Parking rights in city streets
IN THIS issue, Kevin Vierboom, principal solicitor at Fourtree Lawyers, tackles two common problems for drivers around pay and parking.
Should you require more specific advice in relation to matters like the below, feel free to contact Central Coast-based Fourtree Lawyers direct. They provide assistance with heavy vehicle matters nationwide.
"My husband is a full-time employee in SA. The past week they've had no work for him, but on Monday he'll drive to Sydney, then it's payday so he'll be paid less than $500, after tax, for the week. We're used to him earning $2000 for a six-day week. As I read the award, he should be paid his minimum 38 hours regardless...”
Our lawyer says:
I would like to start with a comment on employment matters generally and then attempt to answer the question on the limited information available.
Employment agreements are governed by legislation in the form of the Fair Work Act and also in the form of any relevant awards, or agreements which the employee may have entered into with the employer.
Agreements of this nature can be either on an individual basis or they may be on a collective basis by way of a trade union signing an industrial agreement on behalf of all of its members.
Legislative provisions form non-negotiable employment guidelines and it is not possible to have an award or an agreement which is contrary to the legislation nor can you contract out of such obligations under law.
It is often in the interests of both the employer and the employee if they can work together so that both parties may receive a reasonable income as a result of the work undertaken.
This is a common question which tends to arise from time to time and depends entirely on the employment agreement.
Where an employee is employed on a full-time basis they are at the control of the employer who may direct that they do any form of work which is in accordance with the law.
For example, if you drive heavy vehicles for an employer and there is only eight hours of driving required in a week you may be directed to carry out other work.
The employer remains responsible to generally pay people in accordance with the contract of employment which is to pay the person for the minimum number of hours upon which they have been engaged.
That is to say, if you are employed on a full-time basis and the agreement is for 38 hours of work per week the employer will generally have to pay you for 38 hours of work.
This is in the nature of general advice and should a question arise please feel free to contact Fourtree Lawyers for a free initial consultation in relation to any employment questions you may have.
"Regarding parking in a built-up area for more than on hour in New South Wales, the NSW law says no problem if complying with the other road legislation. So, why are drivers just paying the fine and not fighting the RMS or councils?”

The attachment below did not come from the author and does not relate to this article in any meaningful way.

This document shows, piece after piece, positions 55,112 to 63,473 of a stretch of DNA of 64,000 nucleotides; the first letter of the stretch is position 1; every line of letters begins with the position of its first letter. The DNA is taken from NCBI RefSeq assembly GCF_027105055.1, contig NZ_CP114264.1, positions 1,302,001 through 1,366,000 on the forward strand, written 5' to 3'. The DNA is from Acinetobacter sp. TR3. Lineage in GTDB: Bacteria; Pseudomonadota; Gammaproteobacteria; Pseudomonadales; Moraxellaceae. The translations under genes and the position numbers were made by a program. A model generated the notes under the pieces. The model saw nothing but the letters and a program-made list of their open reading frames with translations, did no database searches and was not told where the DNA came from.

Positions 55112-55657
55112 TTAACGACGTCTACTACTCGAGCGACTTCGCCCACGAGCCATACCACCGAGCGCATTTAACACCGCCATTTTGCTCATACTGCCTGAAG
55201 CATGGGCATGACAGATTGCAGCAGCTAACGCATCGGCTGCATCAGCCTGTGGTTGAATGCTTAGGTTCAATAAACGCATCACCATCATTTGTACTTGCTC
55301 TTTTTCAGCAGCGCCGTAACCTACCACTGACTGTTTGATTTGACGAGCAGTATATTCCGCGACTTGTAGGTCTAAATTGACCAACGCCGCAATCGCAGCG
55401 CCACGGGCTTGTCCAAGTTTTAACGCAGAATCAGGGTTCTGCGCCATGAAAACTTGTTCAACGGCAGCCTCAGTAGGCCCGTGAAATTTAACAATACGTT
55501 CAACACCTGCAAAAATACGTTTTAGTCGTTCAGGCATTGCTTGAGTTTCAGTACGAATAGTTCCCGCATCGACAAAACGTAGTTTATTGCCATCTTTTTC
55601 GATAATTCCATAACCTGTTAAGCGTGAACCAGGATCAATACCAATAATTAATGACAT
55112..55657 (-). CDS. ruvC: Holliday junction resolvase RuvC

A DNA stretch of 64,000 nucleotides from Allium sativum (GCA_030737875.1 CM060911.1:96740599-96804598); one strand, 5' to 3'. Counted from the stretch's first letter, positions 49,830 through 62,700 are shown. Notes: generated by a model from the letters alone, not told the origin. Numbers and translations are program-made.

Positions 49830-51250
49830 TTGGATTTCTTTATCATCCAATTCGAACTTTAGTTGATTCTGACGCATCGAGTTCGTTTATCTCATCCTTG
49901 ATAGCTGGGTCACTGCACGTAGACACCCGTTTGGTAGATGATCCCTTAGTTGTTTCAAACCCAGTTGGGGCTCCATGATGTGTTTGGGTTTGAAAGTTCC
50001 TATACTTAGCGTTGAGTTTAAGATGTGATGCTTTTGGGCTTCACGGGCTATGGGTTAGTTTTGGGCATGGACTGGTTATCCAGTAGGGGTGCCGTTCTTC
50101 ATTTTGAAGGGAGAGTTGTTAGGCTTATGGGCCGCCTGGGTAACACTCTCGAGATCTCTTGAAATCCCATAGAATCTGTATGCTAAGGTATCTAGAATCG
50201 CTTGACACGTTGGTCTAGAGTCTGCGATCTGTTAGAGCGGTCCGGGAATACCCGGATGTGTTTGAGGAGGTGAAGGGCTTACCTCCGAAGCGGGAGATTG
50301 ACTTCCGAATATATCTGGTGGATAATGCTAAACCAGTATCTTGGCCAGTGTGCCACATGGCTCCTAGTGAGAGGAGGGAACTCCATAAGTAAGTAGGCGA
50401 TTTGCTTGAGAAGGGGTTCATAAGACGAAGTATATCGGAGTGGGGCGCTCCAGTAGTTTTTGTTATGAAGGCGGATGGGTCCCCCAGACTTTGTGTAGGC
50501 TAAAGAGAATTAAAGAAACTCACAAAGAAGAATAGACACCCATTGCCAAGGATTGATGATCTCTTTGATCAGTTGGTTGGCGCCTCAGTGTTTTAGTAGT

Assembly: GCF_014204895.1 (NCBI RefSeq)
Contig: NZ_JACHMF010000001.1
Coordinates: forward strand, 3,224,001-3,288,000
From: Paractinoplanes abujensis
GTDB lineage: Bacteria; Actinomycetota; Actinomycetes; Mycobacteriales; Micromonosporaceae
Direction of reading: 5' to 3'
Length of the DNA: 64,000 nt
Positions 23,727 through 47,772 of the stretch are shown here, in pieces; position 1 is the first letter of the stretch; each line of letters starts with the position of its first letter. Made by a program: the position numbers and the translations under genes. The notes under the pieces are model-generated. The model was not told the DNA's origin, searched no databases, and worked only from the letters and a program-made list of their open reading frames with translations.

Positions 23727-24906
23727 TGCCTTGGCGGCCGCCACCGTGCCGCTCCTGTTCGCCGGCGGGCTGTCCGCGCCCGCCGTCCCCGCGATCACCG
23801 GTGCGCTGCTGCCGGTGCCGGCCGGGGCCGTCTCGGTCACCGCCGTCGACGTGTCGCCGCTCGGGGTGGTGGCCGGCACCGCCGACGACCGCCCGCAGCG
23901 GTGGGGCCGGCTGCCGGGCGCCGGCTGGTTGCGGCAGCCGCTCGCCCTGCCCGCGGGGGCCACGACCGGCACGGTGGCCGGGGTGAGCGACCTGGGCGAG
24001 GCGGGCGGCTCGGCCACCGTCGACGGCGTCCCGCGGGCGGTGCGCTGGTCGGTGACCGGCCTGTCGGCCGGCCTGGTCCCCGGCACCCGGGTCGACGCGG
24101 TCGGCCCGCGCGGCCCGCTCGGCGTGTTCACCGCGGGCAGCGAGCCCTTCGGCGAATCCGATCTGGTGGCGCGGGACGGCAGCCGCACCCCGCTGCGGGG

Our lawyer says:
The law permits a driver to park a heavy vehicle (4.5tonnes or more GVM) or long vehicle (7.5m or longer) in a residential area for a period of no more than one hour.
The legislation regards that heavy vehicles are generally not compatible with residential areas for a range of reasons, including that small children may be in the area.
The one-hour parking period is to allow the driver to have a meal in a residential area without having to park outside the residential area and arrange alternative transport to and from the vehicle.
There are several circumstances where a heavy vehicle is permitted to stop in a residential area for more than one hour, including:
The driver is engaged in dropping off or picking up goods
The driver is carrying our functions under the road transport legislation
The driver is complying with a direction given by a police officer
The driver is complying with a direction given by another person carrying out functions under the road transport legislation
The heavy vehicle or long vehicle is a bus
If the vehicle is stopped for a purpose that is connected with the lawful carrying out of a filming project
When a person receives a penalty notice in NSW, the penalty notice is often for a fraction of the fine which may be imposed by a court.
Most people who are in receipt of a penalty notice, when advised of this by a solicitor, make a commercial decision to just pay the penalty notice.
In some situations a person may wish to contest the penalty notice on the basis they have a reasonable explanation to offer to the court.
In making a determination, the courts will have regard to the circumstances of the offence, the person's prior character, the triviality of the offence or any other relevant circumstances.
After hearing the submissions, the court may decide to dismiss the penalty notice or impose a reduced fine which is less than they would have paid on the penalty notice.